@article{osti_22661233,
title = {Spectropolarimetric Evidence for a Siphon Flow along an Emerging Magnetic Flux Tube},
author = {Requerey, Iker S. and Cobo, B. Ruiz and Iniesta, J. C. Del Toro and Suárez, D. Orozco and Rodríguez, J. Blanco and Solanki, S. K. and Barthol, P. and Gandorfer, A. and Gizon, L. and Hirzberger, J. and Riethmüller, T. L. and Noort, M. van and Schmidt, W. and Pillet, V. Martínez and Knölker, M., E-mail: iker@iac.es},
abstractNote = {We study the dynamics and topology of an emerging magnetic flux concentration using high spatial resolution spectropolarimetric data acquired with the Imaging Magnetograph eXperiment on board the sunrise balloon-borne solar observatory. We obtain the full vector magnetic field and the line of sight (LOS) velocity through inversions of the Fe i line at 525.02 nm with the SPINOR code. The derived vector magnetic field is used to trace magnetic field lines. Two magnetic flux concentrations with different polarities and LOS velocities are found to be connected by a group of arch-shaped magnetic field lines. The positive polarity footpoint is weaker (1100 G) and displays an upflow, while the negative polarity footpoint is stronger (2200 G) and shows a downflow. This configuration is naturally interpreted as a siphon flow along an arched magnetic flux tube.},
doi = {10.3847/1538-4365/229/1/15},
journal = {Astrophysical Journal, Supplement Series},
number = 1,
volume = 229,
place = {United States},
year = {Wed Mar 01 00:00:00 EST 2017},
month = {Wed Mar 01 00:00:00 EST 2017}
}
  • It is shown how to calculate the equilibrium path of a thin magnetic flux tube in a stratified, nonmagnetic atmosphere when the flux tube contains a steady siphon flow. The equilbrium path of a static thin flux tube in an infinite stratified atmosphere generally takes the form of a symmetric arch of finite width, with the flux tube becoming vertical at either end of the arch. A siphon flow within the flux tube increases the curvature of the arched equilibrium path in order that the net magnetic tension force can balance the inertial force of the flow, which tries tomore » straighten the flux tube. Thus, a siphon flow reduces the width of the arched equilibrium path, with faster flows producing narrower arches. The effect of the siphon flow on the equilibrium path is generally greater for flux tubes of weaker magnetic field strength. Examples of the equilibrium are shown for both isothemal and adiabatic siphon flows in thin flux tubes in an isothermal external atmosphere. 19 refs.« less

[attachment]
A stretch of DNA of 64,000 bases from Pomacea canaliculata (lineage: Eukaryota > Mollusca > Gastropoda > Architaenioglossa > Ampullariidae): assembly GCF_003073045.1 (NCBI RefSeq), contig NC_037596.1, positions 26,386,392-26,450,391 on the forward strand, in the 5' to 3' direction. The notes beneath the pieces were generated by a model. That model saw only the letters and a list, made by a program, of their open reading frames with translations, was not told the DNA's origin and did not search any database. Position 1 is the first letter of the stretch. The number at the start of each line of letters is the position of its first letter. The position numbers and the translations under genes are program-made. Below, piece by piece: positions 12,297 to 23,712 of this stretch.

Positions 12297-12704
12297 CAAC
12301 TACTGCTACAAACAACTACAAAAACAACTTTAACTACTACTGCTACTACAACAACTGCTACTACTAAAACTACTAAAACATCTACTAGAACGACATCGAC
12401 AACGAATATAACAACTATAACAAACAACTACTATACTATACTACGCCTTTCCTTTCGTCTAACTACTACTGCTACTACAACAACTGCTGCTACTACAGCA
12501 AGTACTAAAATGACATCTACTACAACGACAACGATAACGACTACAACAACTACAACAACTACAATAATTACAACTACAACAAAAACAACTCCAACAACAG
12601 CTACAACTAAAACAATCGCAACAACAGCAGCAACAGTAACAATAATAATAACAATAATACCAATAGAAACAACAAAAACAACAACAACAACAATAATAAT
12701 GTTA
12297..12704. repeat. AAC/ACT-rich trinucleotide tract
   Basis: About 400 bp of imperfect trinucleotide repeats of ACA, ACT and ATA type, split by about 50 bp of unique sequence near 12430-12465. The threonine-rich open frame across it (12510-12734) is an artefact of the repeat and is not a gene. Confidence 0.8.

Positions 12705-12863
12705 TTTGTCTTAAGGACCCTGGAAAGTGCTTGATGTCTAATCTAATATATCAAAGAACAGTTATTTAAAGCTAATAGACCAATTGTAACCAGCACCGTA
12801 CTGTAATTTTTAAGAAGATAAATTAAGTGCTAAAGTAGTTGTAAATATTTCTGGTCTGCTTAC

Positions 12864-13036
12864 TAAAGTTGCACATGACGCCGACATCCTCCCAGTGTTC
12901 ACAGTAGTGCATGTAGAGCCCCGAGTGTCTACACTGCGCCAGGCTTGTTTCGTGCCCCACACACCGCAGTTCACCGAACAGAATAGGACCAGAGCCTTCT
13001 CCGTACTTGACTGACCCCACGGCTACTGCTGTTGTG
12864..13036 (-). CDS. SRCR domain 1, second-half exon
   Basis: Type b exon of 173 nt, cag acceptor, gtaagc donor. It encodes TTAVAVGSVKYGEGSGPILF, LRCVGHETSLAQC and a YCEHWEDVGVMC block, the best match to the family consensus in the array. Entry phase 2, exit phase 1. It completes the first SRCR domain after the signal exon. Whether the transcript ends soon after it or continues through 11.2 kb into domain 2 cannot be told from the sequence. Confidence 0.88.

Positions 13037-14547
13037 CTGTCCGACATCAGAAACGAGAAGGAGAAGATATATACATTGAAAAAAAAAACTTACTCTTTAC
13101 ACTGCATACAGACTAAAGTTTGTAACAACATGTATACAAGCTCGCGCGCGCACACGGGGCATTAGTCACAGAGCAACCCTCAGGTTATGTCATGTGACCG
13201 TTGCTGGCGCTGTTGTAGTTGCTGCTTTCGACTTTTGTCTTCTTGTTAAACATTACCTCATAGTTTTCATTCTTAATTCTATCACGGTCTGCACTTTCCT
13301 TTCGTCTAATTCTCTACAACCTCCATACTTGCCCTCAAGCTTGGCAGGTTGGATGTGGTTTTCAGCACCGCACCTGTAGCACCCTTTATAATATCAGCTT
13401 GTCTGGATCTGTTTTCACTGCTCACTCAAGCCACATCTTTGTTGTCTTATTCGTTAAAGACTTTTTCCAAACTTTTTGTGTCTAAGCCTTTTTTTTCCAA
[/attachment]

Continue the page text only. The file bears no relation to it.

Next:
• Critical siphon flows in arched, isolated magnetic flux tubes are studied within the thin flux tube approximation, with a view toward applications to intense magnetic flux concentrations in the solar photosphere. The results of calculations of the strength and position of the standing tube shock in the supercritical downstream branch of a critical siphon flow are presented, as are calculations of the flow variables all along the flux tube and the equilibrium path of the flux tube in the surrounding atmosphere. It is suggested that arched magnetic flux tubes, with magnetic field strength increased by a siphon flow, may bemore » associated with some of the intense, discrete magnetic elements observed in the solar photosphere. 37 refs.« less